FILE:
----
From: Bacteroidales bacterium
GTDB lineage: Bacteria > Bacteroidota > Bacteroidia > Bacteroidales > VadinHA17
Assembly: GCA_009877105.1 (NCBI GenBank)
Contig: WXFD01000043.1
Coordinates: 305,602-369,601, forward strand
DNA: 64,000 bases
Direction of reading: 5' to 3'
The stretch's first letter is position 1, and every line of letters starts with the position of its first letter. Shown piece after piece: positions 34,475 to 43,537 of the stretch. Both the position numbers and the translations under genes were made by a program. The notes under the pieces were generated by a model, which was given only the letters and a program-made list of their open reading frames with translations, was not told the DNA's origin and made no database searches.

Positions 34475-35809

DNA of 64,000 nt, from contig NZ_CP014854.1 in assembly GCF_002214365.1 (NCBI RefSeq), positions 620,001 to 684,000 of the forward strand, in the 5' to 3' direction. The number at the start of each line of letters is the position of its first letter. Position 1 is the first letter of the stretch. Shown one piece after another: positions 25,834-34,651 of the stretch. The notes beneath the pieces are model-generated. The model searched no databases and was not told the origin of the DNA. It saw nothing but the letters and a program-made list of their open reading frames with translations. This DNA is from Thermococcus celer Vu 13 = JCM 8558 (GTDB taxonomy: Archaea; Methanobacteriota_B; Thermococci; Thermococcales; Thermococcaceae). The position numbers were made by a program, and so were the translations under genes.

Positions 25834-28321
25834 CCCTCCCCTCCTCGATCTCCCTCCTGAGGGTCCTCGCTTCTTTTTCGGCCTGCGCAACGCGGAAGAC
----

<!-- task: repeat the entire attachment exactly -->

From: Bacteroidales bacterium
GTDB lineage: Bacteria > Bacteroidota > Bacteroidia > Bacteroidales > VadinHA17
Assembly: GCA_009877105.1 (NCBI GenBank)
Contig: WXFD01000043.1
Coordinates: 305,602-369,601, forward strand
DNA: 64,000 bases
Direction of reading: 5' to 3'
The stretch's first letter is position 1, and every line of letters starts with the position of its first letter. Shown piece after piece: positions 34,475 to 43,537 of the stretch. Both the position numbers and the translations under genes were made by a program. The notes under the pieces were generated by a model, which was given only the letters and a program-made list of their open reading frames with translations, was not told the DNA's origin and made no database searches.

Positions 34475-35809

DNA of 64,000 nt, from contig NZ_CP014854.1 in assembly GCF_002214365.1 (NCBI RefSeq), positions 620,001 to 684,000 of the forward strand, in the 5' to 3' direction. The number at the start of each line of letters is the position of its first letter. Position 1 is the first letter of the stretch. Shown one piece after another: positions 25,834-34,651 of the stretch. The notes beneath the pieces are model-generated. The model searched no databases and was not told the origin of the DNA. It saw nothing but the letters and a program-made list of their open reading frames with translations. This DNA is from Thermococcus celer Vu 13 = JCM 8558 (GTDB taxonomy: Archaea; Methanobacteriota_B; Thermococci; Thermococcales; Thermococcaceae). The position numbers were made by a program, and so were the translations under genes.

Positions 25834-28321
25834 CCCTCCCCTCCTCGATCTCCCTCCTGAGGGTCCTCGCTTCTTTTTCGGCCTGCGCAACGCGGAAGAC